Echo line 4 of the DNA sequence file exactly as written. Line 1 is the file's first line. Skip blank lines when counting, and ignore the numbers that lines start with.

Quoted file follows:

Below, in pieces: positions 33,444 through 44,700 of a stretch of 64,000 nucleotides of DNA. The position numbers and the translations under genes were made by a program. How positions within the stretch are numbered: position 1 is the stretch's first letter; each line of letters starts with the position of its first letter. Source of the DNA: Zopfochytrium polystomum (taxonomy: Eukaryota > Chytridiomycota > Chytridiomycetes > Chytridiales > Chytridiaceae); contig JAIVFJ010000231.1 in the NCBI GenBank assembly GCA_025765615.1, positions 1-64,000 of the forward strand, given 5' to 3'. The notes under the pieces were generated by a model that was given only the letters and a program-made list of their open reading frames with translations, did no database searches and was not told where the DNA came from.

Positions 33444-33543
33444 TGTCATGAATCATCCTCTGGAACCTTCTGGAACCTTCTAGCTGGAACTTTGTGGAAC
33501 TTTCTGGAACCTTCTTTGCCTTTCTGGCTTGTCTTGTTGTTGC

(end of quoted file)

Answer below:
33501 TTTCTGGAACCTTCTTTGCCTTTCTGGCTTGTCTTGTTGTTGC